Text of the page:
In May 2012, I accompanied South Korean ornithologist and conservation biologist Dr. Kisup Lee, along with two graduate students and an environmentalist, on a research expedition to an island breeding habitat for the endangered Black-faced Spoonbill (Platalea minor; hereafter BFS). In the early hours of a mild spring morning, we left the port of Incheon for a two-and-a-half-hour ferry ride to YeonPyeong Island, which is in the highly contested maritime waters between North and South Korea. Just seven and a half miles from the coast of North Korea, the island is within spitting distance of the controversial Northern Limit Line. It made international news in 2010, when it was battered by North Korean artillery in a "training [End Page 205] exercise," which led to one of the most serious skirmishes between the two Koreas since the 1953 armistice. The breeding grounds were on an uninhabited islet near YeonPyeong Island called Guji-do. The islet's original name, Guŏji-do, means "place to seek out fish," reflecting its importance to the fishing economy in premodern times. After the Korean War, because of its strategic location, it was converted to a target range for the South Korean military's air bombing drills. Some time in the 1990s, however, it became a de facto preserve after a resident of neighboring YeonPyeong island transported eight black goats there in an act of defiance. From what Lee told me, this person owned an inn on YeonPyeong Island and felt that the disturbances from the military exercises were negatively affecting the tourism business. The island's colonization by a resident population of goats made it impossible for the military to continue using the island for training purposes. (The details and authenticity of this account I have not been able to verify.) In any case, the goat stratagem worked, but it created its own unexpected ecological outcomes, one of which was the establishment of BFS breeding colonies.


In contemporary South Korea, migratory birds mediate numerous cosmopolitan and postnational visions, which project human desires for reunification and belonging onto avian "others" who are imagined to exist free from the politics that divide humans. The highly endangered Red-crowned Crane (hereafter RCC), in particular, is a ubiquitous harbinger of political reunification and a mascot for state-promoted ventures that resignify the DMZ as a zone of peace and life rather than as a scar of national division and fratricidal war. There are less than 2,800 of these cranes in the world, and they are declining as their habitats in North and South Korea become increasingly inhospitable, which serves to enhance the species' symbolic value. In the context of the national division, the RCC is celebrated as "unifying" the two Koreas as it annually migrates from its breeding areas in Northeastern Russia, across North Korea, to its wintering sites in the DMZ and the border areas of South Korea. In actuality, as conservationists [End Page 206] and bird lovers well understand, migratory birds depend upon multiple habitats, including breeding, feeding, resting, and wintering sites. In East Asia, and in South Korea in particular, habitat destruction in the form of land reclamation and development are major threats to their survival. Thus, rather than evading earth-bound troubles, migratory birds such as the RCC are, more accurately, made vulnerable in multiple localities, subject to a myriad of hazards and disturbances that affect their flight patterns, habitats, and survivability. Avian creatures and their flyways demonstrate that sky and earth are not "mutually exclusive domains of habitation" (Ingold 2011, 74).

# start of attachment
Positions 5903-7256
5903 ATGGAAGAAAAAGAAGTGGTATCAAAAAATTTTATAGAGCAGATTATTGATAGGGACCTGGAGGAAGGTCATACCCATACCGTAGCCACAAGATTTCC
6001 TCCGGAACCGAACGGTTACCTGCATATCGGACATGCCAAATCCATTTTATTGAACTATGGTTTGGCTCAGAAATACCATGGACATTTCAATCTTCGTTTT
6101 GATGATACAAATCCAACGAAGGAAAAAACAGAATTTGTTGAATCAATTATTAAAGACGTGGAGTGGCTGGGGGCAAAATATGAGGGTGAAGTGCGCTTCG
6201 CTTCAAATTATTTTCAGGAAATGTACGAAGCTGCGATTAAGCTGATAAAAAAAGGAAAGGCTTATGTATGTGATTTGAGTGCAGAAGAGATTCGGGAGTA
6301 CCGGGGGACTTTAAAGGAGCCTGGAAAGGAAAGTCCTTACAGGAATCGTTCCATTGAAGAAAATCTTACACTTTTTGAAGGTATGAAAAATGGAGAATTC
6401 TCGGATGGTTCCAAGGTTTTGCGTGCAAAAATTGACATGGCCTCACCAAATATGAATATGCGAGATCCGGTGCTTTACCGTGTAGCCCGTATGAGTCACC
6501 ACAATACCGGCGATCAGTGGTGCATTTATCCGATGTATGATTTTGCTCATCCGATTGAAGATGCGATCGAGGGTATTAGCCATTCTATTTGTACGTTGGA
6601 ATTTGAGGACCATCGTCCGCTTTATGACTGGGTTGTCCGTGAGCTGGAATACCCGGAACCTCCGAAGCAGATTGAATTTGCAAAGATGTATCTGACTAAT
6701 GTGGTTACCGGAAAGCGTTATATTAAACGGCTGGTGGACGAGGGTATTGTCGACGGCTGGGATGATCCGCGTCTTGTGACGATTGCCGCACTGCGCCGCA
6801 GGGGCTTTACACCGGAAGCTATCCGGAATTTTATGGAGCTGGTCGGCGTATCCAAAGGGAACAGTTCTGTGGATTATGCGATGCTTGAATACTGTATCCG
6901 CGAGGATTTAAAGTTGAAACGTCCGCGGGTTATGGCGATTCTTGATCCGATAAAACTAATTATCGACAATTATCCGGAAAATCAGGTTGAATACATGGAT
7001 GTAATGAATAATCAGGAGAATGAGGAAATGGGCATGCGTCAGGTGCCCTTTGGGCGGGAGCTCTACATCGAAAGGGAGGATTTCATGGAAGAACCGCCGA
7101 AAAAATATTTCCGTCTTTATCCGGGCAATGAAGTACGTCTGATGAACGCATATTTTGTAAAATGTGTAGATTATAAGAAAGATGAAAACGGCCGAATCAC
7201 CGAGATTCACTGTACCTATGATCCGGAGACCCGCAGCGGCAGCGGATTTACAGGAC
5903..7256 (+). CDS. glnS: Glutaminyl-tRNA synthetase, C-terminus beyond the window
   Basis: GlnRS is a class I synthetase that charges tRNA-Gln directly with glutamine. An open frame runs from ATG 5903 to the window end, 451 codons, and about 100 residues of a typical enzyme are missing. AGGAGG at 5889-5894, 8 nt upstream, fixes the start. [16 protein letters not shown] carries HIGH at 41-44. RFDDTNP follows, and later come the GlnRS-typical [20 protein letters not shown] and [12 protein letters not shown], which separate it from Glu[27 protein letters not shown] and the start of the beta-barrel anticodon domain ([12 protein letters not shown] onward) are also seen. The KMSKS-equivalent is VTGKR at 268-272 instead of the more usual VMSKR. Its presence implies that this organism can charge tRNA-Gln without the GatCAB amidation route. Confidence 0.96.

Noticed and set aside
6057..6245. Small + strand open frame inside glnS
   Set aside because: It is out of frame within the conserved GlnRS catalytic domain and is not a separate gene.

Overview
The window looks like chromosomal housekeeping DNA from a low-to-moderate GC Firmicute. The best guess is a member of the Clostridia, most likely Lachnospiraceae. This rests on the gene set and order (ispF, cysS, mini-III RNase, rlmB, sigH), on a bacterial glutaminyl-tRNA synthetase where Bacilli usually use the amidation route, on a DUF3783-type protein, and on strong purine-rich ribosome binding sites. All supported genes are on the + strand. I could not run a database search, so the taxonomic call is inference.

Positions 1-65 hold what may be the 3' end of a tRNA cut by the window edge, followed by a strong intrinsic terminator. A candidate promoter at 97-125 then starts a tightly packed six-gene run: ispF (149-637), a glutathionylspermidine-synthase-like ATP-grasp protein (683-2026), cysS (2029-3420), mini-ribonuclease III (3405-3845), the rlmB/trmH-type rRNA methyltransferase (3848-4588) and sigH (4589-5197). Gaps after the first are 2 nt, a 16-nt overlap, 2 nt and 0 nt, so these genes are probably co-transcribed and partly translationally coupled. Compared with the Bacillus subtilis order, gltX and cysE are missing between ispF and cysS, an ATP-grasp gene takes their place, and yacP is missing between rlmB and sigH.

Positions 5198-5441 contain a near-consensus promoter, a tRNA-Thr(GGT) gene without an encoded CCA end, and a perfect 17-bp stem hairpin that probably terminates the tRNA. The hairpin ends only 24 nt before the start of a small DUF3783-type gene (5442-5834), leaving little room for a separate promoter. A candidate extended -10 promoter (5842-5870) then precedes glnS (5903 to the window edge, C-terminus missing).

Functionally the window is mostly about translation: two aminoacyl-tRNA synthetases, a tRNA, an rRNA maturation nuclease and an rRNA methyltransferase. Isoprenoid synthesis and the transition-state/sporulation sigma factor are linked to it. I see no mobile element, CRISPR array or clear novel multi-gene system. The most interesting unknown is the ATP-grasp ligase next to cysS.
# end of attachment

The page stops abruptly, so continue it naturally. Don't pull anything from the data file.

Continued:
In contrast to the readily iconicized and magnificent RCC, the BFS is a funny-looking, egret-like bird that is more peculiar than exotic. It breeds in the islands off the west coast of the Korean DMZ, in the contested waters around the Northern Limit Line, and travels to and from these islands to wintering sites in Taiwan, Hong Kong, Vietnam, and southeastern China. Spoonbills prefer shallow waters of tidal flats and wetlands, where they stir the water and wait for fish to pass near their rounded beaks, but these habitats have been under consistent threat from land reclamation projects in South Korea and across the Asian countries where the BFS winters and breeds.

The BFS was first observed in the Korean peninsula in the 1960s by ornithologists on both sides of the border. It was designated a natural monument by the South Korean government in 1968. The most widely cited narrative of the BFS estimates that it once numbered around 10,000 at the turn of the last century, but by the 1980s, the first global census recorded less than 300. Through a transnational network of conservationists working in coordination, the BFS was saved from extinction, with the winter census of 2015 recording, for the first time, a population greater than 3,000. The goal of BFS conservationists since the mid-1990s has been to bring the total number back to the 1900 level of 10,000, yet the limited carrying capacity of existing breeding and wintering habitats makes this goal unlikely, especially in light of the increasing destruction of habitats, climate change, and pollution. Thus, although the BFS represents one of the great conservation success stories of the recent past, this success is [End Page 207] under continuous threat of being short-lived. The cranes and the BFS have found safe haven in the militarized spaces of the DMZ area, but as developments in the border areas of South Korea have intensified over the past two decades, the BFS has become difficult to find in the wetlands of the western coast, and wintering crane counts are likewise declining. The national division is thereby not overcome by birds' migrations, but, rather, their ability to make their annual journeys depends upon the militarized spaces that secure their remaining habitats.